Irrigation authorities of the Jamrao canal in Mirpur have failed to control water theft from the area through tampered watercourses. As a result, water was not reaching the reservoirs of the water supply scheme, causing acute water shortage in various areas of the city for the past month. It is said that landlords were involved in this water theft, where it was only after 12 hours of hectic effort that the water supply was restored. There are about a total of 40 watercourses in Mirpur, and almost them were found tampered with. Even with clear signs of a coming collapse or water and energy sources, water management is being given such a substandard priority by the government. Karachi is not the only city suffering, but its plight has been made public by the media. The problem is much bigger than we think.

Findings of a recent investigation report compiled by the irrigation department indicate that farmers at the tail-ends of irrigation system, were being deprived of 60 to 65 percent of their due share of water owing to water theft by landlords. As many as 123,415 persons were found involved in water theft across Punjab, but only 315 could be arrested and 82 imprisoned during 2014. While 28,390 water outlets were reported tempered, out of total 58,000, the total number of water theft cases in Punjab stood at 77,970 whereas 25,877 cases of theft involved the installation of illegal pipes at the canals. One can safely say that a lack of interest on part of the irrigation department officials, and a rigid stand on the importance of water management by the government is to blame.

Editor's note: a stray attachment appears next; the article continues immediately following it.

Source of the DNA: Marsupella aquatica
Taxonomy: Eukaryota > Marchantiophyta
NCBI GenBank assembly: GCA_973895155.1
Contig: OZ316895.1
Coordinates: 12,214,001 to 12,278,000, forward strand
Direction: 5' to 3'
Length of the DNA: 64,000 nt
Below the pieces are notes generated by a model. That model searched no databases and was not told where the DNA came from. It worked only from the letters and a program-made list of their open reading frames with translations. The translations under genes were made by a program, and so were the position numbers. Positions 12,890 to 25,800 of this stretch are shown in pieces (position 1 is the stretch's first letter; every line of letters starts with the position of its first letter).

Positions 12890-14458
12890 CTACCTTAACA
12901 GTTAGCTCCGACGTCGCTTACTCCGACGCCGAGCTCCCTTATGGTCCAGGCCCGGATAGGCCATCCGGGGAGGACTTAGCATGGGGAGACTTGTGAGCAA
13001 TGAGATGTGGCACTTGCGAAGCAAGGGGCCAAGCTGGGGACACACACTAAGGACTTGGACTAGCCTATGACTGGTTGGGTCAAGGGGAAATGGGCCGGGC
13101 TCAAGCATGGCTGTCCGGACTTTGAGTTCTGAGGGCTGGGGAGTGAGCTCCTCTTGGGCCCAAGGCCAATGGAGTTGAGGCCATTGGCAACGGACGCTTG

With over 1,200 lives lost in the heat of Karachi, water has become a luxury for a few. Around 1,000 people died in public hospitals of Karachi, while dozens died at small medical institutes and clinics, with many of the victims being elderly people from low-income areas. Families of the dead have complained that there is no water to bathe the dead bodies of their love ones and there is a serious lack of water coolers, pipes and even basic cooling equipment for the patients in the hospitals. This historical hot weather has exposed the failures of all civic authorities especially water and power organisations. At the micro level people are dying from heat and dehydration, while the bigger picture shows a dying eco-system, where water shortage and environmental damages will slowly cripple agriculture and rural communities.